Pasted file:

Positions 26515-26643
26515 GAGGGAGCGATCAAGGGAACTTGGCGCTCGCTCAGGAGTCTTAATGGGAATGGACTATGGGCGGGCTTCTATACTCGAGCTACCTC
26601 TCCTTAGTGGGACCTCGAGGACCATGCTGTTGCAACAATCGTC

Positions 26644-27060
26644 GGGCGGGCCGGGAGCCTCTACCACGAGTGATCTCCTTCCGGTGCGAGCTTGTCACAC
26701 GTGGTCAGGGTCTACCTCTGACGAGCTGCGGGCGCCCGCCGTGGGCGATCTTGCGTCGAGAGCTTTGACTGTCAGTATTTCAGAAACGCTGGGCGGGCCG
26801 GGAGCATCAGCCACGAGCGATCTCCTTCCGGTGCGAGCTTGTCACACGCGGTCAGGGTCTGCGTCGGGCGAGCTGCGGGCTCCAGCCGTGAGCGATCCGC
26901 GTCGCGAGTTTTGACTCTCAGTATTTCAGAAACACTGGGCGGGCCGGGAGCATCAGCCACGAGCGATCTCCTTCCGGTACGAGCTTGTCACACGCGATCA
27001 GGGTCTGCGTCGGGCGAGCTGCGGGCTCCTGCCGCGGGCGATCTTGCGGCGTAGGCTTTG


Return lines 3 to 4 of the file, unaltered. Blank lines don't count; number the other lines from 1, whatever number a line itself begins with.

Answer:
26601 TCCTTAGTGGGACCTCGAGGACCATGCTGTTGCAACAATCGTC

Positions 26644-27060